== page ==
By Mike Maharrey, Monetary Metals Exchange
The federal government's budget deficit was “only” $21.93 billion in January.
This is a significant improvement from the $129 billion deficit recorded in December.
But don't throw away the confetti.
The smaller deficit was mainly due to increased government revenue thanks to a large drop in tax refunds. But the Biden administration continues to spend like a drunken sailor. (No disrespect to drunk sailors).
Meanwhile, interest payments on the ballooning national debt continue to expand at breakneck speed.
Through the first four months of fiscal year 2024, the federal government ran a deficit of $531.86 trillion, according to the latest Treasury Monthly Report. That's a 16 percent increase from the same period in fiscal 2023.
These huge monthly budget deficits are raising the national debt at a dizzying rate. On December 29, the national debt surpassed $34 trillion for the first time. When Congress effectively removed the debt ceiling on June 5, the national debt stood at “only” $31.46 trillion. As of February 9, the national debt stood at $34.2 trillion.
According to the CBO, public debt is projected to rise from $26.2 trillion to $48.3 trillion by the end of 2034. That would represent 116 percent of GDP and would be the highest level on record.
The US government has a spending problem
The federal government is a bit like a drunk guy who stays up late shopping on Amazon (NASDAQ:).
The Treasury reported revenue of $477.32 billion last month, a record for January. The collection of payroll withholdings and income taxes helped boost government revenue. The IRS has also cleared a backlog of late income tax returns during the pandemic year.
But even with this revenue windfall, the U.S. government still ran a deficit. That's because he is addicted to spending money.
In January, the US Biden administration wasted $499.25 billion, also a January record.
Spending increased 2.7 percent from January 2023, even without any one-time disbursements. Last year, January spending was boosted by a $36 billion bailout of a Teamsters union pension fund. Taking that one-time expense into account, federal spending increased nearly 11 percent year over year.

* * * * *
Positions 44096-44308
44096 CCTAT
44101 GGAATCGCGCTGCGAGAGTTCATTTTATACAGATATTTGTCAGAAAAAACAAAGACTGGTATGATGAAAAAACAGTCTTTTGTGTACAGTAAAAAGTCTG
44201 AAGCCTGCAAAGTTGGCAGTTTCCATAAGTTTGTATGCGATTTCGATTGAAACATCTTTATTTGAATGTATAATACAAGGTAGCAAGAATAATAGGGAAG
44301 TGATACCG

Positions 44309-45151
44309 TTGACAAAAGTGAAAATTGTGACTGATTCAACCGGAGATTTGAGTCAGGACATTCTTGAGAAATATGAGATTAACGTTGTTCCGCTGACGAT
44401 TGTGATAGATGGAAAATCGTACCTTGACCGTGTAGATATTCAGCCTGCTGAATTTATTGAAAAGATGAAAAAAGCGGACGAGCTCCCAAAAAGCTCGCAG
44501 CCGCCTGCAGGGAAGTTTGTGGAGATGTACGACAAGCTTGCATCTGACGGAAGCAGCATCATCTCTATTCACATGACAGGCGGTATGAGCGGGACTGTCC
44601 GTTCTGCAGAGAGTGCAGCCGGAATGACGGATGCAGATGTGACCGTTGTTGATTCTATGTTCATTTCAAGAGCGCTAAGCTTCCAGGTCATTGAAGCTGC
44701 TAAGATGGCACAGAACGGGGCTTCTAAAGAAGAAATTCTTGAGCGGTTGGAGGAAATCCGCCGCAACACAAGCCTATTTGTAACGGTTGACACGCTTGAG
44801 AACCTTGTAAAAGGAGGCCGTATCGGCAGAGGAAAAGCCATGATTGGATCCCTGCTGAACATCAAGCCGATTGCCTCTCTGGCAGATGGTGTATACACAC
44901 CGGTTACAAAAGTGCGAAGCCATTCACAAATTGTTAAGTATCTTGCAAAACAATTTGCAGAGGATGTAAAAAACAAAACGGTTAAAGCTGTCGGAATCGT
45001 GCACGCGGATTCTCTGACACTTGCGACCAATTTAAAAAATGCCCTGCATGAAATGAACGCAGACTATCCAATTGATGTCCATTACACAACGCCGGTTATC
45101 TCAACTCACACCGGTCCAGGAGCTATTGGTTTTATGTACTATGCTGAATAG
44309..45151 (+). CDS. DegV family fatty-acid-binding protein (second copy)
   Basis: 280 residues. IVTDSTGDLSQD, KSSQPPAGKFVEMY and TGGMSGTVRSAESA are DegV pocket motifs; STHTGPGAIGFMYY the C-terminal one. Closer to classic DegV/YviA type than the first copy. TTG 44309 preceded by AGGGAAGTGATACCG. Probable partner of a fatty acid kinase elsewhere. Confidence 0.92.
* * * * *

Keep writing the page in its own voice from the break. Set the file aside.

This underscores the fact that the fundamental issue is not that the US government does not have enough money. The fundamental problem is that the US government spends too much money. Despite the Biden administration's supposed spending cuts and promises that it would save “hundreds of billions” the debt ceiling deal (also known as the [misnamed] Fiscal Responsibility Law) did not address that problem. No matter what you hear about spending cuts, the federal government always finds new reasons to spend more money.
The interest rate problem
These large budget deficits come at a time of sharp increases in interest rates. This is a big problem for a government that relies primarily on borrowing to pay its bills, and it's probably one of the reasons the Federal Reserve is talking about rate cuts. The US government, which borrows and spends, cannot function in a high interest rate environment.
The US government spent $69.2 billion on interest expenses alone in January. This was more than the amount spent on national defense ($60 billion) and more than health care ($68 billion).
Interest on the federal debt rose $96 billion during the first four months of the fiscal year than in the same period last year. The government has spent $357 billion in interest payments in fiscal year 2023. The only category with higher spending was Social Security.
Net interest expenses, excluding intragovernmental transfers to trust funds, were $283 billion for the first four months of the fiscal year, almost as much as the government spent on national defense ($298 billion).
And interest expenses will continue to rise.
Much of the debt currently on the books was financed at very low rates before the Federal Reserve began its hiking cycle. Every month, some of those super-low-yielding papers mature and have to be replaced with bonds that yield much higher rates.
The weighted average interest rate on the government's outstanding Treasury securities rose to 3.21 percent at the end of January. That compares with a weighted average rate of 2.43 percent in January 2022.
Rising interest rates pushed interest payments to more than 35 percent as a percentage of total tax revenue in fiscal year 2023. In other words, the government is already paying more than a third of the taxes it collects on interest expenses.
And the situation will only get worse unless the Federal Reserve quickly reduces interest rates.
Interest expenses will continue to rise at a rapid pace as more and more Treasury bonds mature and are replaced by higher-yielding bonds.
The only way out of this fiscal death spiral is significant spending cuts and/or significant tax increases.
I couldn't hold my breath.
And I would hold on to my confetti.